Behind the Crest: The Wade Site

Jeff Zelevansky

In the lot just north of the Commodore Barry Bridge there is a place in the History of Chester that should not be forgotten, for better or for worse. The property's former life as one of the worst toxic waste dumps in American history helped cause the creation of the Superfund site designation, but it's heroes have yet to be honored properly.

The area just north of the Commodore Barry Bridge is still known to locals as the Wade Site. It began being called that after one of the worst non-nuclear environmental incidents in the United States occurred there in 1978. It is currently a parking lot.

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The site was initially the location of a rubber recycling plant known as Eastern Rubber Reclaiming. It operated as that from the 1950's until the 1970's. Sometime in the mid- to late-1970's it became an illegal industrial waste dump, and operated that way until 1978.

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On February 2, 1978 there was a fire at the Eastern Rubber Reclaiming site. As is the usual practice with working fires, police, firefighters and EMS responded to the scene. It was apparent from the start that this was no ordinary tire fire. The EPA estimated after the fact that as much as 3 million gallons of hazardous industrial waste was being illegally dumped and stored on site. The fire quickly became multi-jurisdictional and drew first responders not only from the City of Chester, but also from surrounding departments as well. It's reported that "230 Chester firefighters and other emergency workers were involved" in the response to the blaze.

This incident, in conjunction with similar incidents that occurred around the same time period, were responsible for the creation of the "Super Fund" designation by the EPA.

The Eastern Rubber Reclaiming fire had lasting repercussions that are still being managed to this day. This is far from a closed incident. The environmental remediation of the site took almost 15 years and tens of millions of dollars to correct. The EPA removed the Wade Site from its list of contaminated sites in March of 1989.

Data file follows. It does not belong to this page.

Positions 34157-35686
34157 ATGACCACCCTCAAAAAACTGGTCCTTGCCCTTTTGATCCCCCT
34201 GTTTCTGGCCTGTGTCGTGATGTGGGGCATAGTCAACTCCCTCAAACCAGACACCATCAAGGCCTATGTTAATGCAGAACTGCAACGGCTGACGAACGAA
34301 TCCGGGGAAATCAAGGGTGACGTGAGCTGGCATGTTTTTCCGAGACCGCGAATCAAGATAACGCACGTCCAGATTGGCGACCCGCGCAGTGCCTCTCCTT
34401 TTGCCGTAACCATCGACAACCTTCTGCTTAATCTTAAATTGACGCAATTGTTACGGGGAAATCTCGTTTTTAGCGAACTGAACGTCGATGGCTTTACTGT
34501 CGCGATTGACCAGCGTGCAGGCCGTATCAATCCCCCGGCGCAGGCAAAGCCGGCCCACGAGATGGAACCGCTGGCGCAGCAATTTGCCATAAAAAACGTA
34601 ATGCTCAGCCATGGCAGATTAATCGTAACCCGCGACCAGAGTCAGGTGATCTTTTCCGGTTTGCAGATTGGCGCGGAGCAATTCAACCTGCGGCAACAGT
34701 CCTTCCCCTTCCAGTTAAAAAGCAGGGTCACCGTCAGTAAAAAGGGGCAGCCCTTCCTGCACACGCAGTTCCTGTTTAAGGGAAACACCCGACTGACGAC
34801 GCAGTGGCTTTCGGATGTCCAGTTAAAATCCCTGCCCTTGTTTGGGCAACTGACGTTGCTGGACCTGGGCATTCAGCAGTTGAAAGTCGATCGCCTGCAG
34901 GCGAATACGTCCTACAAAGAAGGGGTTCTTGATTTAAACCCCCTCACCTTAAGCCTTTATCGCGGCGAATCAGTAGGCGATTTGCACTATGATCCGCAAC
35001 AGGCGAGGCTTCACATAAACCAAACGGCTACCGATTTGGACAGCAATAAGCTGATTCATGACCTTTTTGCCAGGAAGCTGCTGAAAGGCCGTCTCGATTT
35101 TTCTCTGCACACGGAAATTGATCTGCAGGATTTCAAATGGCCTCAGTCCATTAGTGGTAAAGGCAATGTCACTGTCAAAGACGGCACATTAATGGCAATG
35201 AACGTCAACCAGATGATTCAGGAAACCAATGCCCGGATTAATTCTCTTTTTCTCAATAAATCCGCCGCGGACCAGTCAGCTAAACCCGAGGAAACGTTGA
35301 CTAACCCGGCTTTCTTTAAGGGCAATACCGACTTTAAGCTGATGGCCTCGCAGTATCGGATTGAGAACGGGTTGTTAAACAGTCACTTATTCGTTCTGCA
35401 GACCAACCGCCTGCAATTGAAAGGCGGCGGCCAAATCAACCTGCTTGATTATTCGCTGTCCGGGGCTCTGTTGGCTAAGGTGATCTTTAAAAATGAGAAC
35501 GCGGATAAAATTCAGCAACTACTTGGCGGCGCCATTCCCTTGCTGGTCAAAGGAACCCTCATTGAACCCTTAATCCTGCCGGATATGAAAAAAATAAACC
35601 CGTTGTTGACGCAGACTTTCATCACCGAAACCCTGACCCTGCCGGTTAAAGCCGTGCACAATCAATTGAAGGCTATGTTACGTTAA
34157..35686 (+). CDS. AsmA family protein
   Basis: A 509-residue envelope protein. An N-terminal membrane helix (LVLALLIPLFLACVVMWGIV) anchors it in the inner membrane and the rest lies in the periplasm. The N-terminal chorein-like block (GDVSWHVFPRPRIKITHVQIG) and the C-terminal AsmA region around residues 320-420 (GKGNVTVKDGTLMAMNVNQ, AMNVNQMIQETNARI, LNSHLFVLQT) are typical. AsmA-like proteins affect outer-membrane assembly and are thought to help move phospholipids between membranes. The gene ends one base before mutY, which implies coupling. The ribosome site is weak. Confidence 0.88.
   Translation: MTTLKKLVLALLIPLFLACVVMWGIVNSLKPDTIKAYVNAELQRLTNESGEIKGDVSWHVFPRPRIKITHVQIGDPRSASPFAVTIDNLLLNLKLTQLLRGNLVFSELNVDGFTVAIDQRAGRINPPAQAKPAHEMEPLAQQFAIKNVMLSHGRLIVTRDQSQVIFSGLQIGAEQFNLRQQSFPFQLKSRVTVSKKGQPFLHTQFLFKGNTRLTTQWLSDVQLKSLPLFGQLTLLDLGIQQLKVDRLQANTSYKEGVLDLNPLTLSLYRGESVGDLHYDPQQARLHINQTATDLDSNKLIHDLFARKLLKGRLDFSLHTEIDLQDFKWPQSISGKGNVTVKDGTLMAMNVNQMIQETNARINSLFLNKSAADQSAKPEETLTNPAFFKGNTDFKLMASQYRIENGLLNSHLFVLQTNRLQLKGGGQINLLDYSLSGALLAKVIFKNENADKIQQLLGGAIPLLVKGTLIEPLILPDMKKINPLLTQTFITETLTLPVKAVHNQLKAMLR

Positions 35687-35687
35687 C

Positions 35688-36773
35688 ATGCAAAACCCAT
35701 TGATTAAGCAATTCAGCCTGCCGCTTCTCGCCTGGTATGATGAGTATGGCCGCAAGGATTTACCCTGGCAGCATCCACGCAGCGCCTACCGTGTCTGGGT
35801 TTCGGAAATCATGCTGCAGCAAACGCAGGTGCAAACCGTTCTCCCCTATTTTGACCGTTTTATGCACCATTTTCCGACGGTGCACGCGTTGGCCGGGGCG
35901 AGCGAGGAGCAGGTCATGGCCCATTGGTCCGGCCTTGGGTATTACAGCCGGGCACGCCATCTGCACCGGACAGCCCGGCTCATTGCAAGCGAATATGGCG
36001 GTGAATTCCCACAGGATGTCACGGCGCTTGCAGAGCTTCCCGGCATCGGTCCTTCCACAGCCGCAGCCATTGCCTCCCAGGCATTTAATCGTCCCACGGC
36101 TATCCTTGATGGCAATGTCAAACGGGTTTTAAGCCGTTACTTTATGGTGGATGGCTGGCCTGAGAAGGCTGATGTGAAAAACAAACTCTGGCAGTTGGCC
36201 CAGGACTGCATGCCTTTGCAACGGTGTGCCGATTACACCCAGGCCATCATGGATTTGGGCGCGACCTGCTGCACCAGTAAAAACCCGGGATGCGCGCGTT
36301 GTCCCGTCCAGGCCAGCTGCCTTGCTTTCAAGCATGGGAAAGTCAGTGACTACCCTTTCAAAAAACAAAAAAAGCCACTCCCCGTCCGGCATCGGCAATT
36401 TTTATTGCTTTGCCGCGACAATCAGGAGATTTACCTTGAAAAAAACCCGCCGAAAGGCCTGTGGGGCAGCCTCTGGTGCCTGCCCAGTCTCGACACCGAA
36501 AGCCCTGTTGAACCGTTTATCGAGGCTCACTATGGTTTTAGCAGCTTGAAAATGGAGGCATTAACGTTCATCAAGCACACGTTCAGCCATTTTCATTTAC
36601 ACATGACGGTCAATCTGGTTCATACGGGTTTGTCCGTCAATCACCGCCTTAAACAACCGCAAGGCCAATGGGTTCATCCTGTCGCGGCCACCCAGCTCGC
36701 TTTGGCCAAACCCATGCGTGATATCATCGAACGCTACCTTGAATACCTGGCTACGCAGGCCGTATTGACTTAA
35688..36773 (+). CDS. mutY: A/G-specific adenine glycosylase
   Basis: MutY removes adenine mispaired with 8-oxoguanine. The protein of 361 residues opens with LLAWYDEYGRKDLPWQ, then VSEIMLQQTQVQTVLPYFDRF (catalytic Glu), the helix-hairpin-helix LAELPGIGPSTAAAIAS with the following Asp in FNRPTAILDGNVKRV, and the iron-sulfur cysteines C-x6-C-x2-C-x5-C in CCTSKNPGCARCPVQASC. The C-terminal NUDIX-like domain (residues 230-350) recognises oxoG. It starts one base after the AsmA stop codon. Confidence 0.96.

The human toll runs much deeper. Approximately 200 first responders worked that "job", to use the terminology of the first responder community. As a result of their services, many of them became ill from exposure to the chemicals illegally disposed of and stored there. The definitive report on the subject appeared in an eight part series in the Philadelphia Inquirer in 2000, and was written by award winning reporters Susan Q. Stranahan and Larry King. The article reports that "Serious illnesses - cancer, vascular and neuromuscular disorders, kidney failure - have afflicted at least 45, about one in five. Of those, 28 are dead."

The original site clean up was conducted in November of 1983 by Roy F. Weston Inc., the predecessor of the Weston Solutions listed under the ownership banner on the Union's website. The EPA identified and sought recompense from a list of companies that would be considered Wall Street royalty. They received it, to the tune of 2.7 million dollars, no small sum in 1983 - but far from the settlements of the other toxic disasters nation wide.

According to the Environmental Protection Agency, the most recent testing (2009) shows that the level of contaminants are equal to or lower than the levels projected in the initial remediation plan. As comforting as that sounds, several highly dangerous chemicals such as Benzene and Acetone are just barely below "acceptable" levels. The next required testing of the site is to take place in September of 2014.

There is an inherent risk involved with being a first responder - it's part and parcel of the job description, and none of those men and women would ever argue otherwise. The dangers encountered on that site went well beyond any definition of "reasonable" or "job related", yet they continued their duties without hesitation.

Surviving family members of several of the first responders who were both present at the Wade site fire and later died from exposure to the toxic chemicals have started a memorial fund. The purpose of the fund according to the groups website and email correspondence with one of the members is to raise money to build a memorial to honor those who paid the ultimate price. According to Ms. Bernice Swanson the group has a site in mind and has raised some money that is currently being held by the Delaware County Fallen Fighters and EMS Memorial Committee, until the group can reach their goal and secure property to erect the memorial. Donations can be made via their site. It would be quite a testament to Union supporters if they could help to honor Chester's forgotten heroes just footsteps from where new ones are being made.

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